Heart rate variability as a marker and predictor of inflammation, nosocomial infection, and sepsis - A systematic review

Author: Josephine Adam1, Sven Rupprecht2, Erika C S K√ľnstler2, Dirk Hoyer3
1 Department of Neurology, Jena University Hospital, Jena, Germany. Electronic address: josephine.adam@uni-jena.de.
2 Department of Neurology, Jena University Hospital, Jena, Germany; Interdisciplinary Centre for Sleep and Ventilatory Medicine, Jena University Hospital, Jena, Germany.
3 Department of Neurology, Jena University Hospital, Jena, Germany.
Conference/Journal: Auton Neurosci
Date published: 2023 Aug 12
Other: Volume ID: 249 , Pages: 103116 , Special Notes: doi: 10.1016/j.autneu.2023.103116. , Word Count: 264

The autonomic nervous system interacts with the immune system via the inflammatory response. Heart rate variability (HRV), a marker of autonomic activity, is associated with inflammation, and nosocomial infections/sepsis, and has clinical implications for the monitoring of at-risk patients. Due to the vagal tone's influence on anti-inflammatory immune response, this association may predominately be reflected by vagally-mediated HRV indices. However, HRV's predictive significance on inflammation/infection remains unclear.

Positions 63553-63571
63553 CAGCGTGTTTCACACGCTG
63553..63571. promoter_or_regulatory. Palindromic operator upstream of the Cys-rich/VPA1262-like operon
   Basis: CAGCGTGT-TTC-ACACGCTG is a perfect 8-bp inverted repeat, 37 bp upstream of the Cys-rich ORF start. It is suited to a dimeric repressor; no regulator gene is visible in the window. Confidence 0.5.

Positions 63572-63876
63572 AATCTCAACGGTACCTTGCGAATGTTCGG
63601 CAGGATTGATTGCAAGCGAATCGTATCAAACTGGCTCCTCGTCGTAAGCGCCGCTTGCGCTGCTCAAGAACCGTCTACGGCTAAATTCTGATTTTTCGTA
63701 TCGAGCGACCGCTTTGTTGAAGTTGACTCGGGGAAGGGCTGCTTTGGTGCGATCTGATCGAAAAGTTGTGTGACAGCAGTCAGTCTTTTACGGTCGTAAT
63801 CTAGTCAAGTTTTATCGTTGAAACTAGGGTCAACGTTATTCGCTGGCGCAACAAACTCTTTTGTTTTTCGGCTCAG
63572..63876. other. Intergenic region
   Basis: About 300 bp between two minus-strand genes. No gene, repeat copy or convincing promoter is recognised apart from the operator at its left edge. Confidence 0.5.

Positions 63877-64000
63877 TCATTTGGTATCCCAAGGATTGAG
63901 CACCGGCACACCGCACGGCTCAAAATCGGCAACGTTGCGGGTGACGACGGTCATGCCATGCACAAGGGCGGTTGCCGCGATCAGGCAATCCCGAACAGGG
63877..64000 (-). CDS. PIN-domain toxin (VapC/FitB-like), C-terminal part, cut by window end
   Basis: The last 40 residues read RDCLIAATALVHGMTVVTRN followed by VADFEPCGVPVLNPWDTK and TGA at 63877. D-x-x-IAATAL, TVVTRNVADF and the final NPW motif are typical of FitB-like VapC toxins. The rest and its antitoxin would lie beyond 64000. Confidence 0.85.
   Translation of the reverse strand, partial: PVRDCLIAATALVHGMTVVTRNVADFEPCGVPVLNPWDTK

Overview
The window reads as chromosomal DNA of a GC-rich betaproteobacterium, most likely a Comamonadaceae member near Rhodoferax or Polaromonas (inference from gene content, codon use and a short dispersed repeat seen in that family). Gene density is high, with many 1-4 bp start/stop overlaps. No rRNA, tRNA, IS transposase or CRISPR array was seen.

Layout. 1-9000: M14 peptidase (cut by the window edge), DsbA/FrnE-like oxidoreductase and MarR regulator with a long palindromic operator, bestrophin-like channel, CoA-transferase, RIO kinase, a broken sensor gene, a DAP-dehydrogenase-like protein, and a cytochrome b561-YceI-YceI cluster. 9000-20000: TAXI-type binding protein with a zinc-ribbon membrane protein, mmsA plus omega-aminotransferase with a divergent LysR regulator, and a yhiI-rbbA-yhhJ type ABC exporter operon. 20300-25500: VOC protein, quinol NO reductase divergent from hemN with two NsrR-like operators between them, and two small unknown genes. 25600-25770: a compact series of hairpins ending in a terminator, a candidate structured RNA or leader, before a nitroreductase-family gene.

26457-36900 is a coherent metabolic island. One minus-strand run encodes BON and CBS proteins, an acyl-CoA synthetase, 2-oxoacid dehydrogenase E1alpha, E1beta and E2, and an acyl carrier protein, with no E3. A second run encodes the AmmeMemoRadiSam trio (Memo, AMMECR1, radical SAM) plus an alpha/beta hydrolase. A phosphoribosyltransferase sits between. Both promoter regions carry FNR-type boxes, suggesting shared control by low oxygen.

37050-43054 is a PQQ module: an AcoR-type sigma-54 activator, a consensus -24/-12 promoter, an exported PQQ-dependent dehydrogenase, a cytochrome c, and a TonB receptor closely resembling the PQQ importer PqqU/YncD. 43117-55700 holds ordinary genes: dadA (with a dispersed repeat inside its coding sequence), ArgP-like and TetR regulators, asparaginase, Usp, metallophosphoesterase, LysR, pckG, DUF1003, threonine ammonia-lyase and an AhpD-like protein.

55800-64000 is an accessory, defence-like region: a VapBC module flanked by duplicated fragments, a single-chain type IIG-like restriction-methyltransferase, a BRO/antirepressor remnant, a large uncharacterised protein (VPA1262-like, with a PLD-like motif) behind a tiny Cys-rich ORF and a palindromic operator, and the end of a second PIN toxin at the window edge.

843 studies examining the associations/prognostic value of HRV indices on inflammation, and nosocomial infection/sepsis were screened in this systematic review. According to inclusion and exclusion criteria, 68 associative studies and 14 prediction studies were included.

HRV and pro-inflammatory state were consistently associated in healthy subjects and patient groups. Pro-inflammatory state was related to reduced total power HRV including vagally- and non-vagally-mediated HRV indices. Similar, compared to controls, HRV reductions were observed during nosocomial infections/sepsis. Only limited evidence supports the predictive value of HRV in the development of nosocomial infections/sepsis. Reduced very low frequency power HRV showed the highest predictive value in adults, even with different clinical conditions. In neonates, an increased heart rate characteristic score, combining reduced total power HRV, decreased complexity, and vagally-dominated asymmetry, predicted sepsis.

Pro-inflammatory state is related to an overall reduction in HRV rather than a singular reduction in vagally-mediated HRV indices, reflecting the complex autonomic-regulatory changes occurring during inflammation. The potential benefit of using continuous HRV monitoring for detecting nosocomial infection-related states, and the implications for clinical outcome, need further clarification.

Keywords: Autonomic nervous system; Heart rate variability; Nosocomial infection; Prediction.

PMID: 37651781 DOI: 10.1016/j.autneu.2023.103116